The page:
Comedian Takes a Serious Turn on PETA’s Behalf, Asks Locals to Join Group’s Campaign Against Deafening, Mutilating Cats
For Immediate Release:
October 8, 2013
Tasgola Bruner 202-483-7382
Madison, Wis. — Everyone at the University of Wisconsin-Madison (UW) will get a surprise phone call today from Real Time host Bill Maher on behalf of PETA: a voice message recorded by the comedian to stop the school’s cruel cat experiments.
Maher’s call to UW students and faculty, members of the Board of Regents, and all Madison residents living near the UW campus—more than 100,000 phone numbers in total—comes just days before his October 13 performance at the Overture Center for the Arts in Madison.
“Many things in life are funny, but cruelty to animals isn’t one of them,” Maher says in the message. “I want to make sure that you know about the terrible things done to cats right here at the University of Wisconsin–Madison.” Maher goes on to explain that, as PETA exposed last year in graphic photographs from inside the school’s laboratory, UW experimenters screw steel posts into open wounds on cats’ heads and implant metal coils in the animals’ eyes in archaic brain experiments and the cats are starved for up to six days at a time to force their cooperation.
“It strikes me that it’s not the cats who need their heads examined, because being mean to animals isn’t just stupid—it’s wrong, especially when there are better options that are actually relevant to humans, as there are in this case,” he says.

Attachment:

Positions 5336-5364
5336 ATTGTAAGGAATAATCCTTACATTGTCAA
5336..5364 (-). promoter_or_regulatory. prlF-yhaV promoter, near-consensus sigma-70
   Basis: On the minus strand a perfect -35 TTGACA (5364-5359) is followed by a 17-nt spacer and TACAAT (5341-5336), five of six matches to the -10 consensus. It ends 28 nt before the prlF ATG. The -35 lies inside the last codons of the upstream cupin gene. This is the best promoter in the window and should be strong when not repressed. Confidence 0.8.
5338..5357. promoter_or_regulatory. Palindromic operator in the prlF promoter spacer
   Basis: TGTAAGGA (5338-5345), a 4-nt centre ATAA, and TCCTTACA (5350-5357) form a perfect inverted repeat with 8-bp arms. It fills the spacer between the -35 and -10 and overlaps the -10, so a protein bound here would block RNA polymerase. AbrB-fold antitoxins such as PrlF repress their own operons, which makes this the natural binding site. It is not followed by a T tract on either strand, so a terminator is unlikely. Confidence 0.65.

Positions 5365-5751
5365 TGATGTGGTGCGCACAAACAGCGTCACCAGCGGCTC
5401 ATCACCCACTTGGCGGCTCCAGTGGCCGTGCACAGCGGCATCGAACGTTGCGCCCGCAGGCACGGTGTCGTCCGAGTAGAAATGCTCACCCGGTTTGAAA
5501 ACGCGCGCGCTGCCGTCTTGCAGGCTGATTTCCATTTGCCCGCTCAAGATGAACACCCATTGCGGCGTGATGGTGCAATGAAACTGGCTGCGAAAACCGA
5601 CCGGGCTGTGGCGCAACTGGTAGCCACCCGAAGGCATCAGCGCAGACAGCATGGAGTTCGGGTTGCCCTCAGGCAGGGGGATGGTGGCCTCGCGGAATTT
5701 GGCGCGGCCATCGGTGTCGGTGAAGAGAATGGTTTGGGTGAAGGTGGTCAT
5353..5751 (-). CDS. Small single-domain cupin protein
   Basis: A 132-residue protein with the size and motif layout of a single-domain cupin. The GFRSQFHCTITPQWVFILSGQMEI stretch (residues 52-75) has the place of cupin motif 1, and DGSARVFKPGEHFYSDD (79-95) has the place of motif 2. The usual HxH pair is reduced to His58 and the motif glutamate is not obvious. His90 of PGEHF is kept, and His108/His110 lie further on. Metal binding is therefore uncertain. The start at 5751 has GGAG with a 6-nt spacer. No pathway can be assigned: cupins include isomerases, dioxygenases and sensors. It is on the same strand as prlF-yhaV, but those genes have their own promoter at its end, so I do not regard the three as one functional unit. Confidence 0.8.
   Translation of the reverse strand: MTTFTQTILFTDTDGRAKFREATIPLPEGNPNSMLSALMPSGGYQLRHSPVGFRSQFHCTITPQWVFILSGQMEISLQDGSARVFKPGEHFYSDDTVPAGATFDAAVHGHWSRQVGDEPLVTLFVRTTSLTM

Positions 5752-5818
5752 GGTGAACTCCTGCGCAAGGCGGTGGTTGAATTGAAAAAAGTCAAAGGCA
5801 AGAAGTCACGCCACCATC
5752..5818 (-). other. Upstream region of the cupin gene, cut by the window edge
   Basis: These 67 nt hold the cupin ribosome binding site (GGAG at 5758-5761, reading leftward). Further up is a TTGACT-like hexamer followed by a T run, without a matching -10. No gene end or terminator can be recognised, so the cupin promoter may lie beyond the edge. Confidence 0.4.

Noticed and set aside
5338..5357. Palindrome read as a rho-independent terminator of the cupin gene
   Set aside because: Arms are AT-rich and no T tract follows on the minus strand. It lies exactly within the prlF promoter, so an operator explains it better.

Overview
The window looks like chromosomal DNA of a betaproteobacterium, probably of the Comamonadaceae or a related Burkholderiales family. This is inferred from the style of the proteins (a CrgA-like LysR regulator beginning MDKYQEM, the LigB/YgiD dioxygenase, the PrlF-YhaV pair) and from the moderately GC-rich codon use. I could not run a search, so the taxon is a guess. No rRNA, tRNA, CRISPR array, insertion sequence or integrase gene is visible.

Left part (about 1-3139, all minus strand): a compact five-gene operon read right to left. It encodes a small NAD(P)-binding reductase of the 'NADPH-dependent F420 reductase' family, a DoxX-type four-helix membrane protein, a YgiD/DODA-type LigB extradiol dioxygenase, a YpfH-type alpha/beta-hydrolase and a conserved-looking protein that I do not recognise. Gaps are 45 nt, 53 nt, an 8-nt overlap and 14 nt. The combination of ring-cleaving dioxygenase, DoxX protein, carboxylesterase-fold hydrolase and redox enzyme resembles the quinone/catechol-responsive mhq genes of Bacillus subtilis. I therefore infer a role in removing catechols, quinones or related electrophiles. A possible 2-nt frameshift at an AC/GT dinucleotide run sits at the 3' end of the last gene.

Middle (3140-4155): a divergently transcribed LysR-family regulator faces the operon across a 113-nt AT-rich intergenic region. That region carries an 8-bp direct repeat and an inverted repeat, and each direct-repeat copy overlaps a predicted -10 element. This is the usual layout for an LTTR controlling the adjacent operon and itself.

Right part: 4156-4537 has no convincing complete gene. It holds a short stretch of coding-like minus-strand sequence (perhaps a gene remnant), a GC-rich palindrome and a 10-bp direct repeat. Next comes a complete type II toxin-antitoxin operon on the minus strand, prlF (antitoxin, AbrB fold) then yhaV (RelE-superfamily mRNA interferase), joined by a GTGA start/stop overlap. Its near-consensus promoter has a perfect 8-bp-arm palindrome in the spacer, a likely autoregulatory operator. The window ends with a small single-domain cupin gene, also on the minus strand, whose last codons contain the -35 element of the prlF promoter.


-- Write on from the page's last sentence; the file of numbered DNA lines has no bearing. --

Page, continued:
Maher isn’t the only celebrity to join PETA’s campaign against cruelty to cats at UW. In February, actor James Cromwell, who recently won an Emmy for his role in American Horror Story, was arrested after interrupting a Board of Regents meeting to protest the same experiments.
A federal report released last week revealed that the National Institutes of Health suspended this cruel project for six months this year in response to complaints filed by PETA about cats’ infected open head wounds and other animal welfare problems. The government also required substantial improvements in the laboratory and experimental protocol.
For more information, please visit PETA.org/UWCats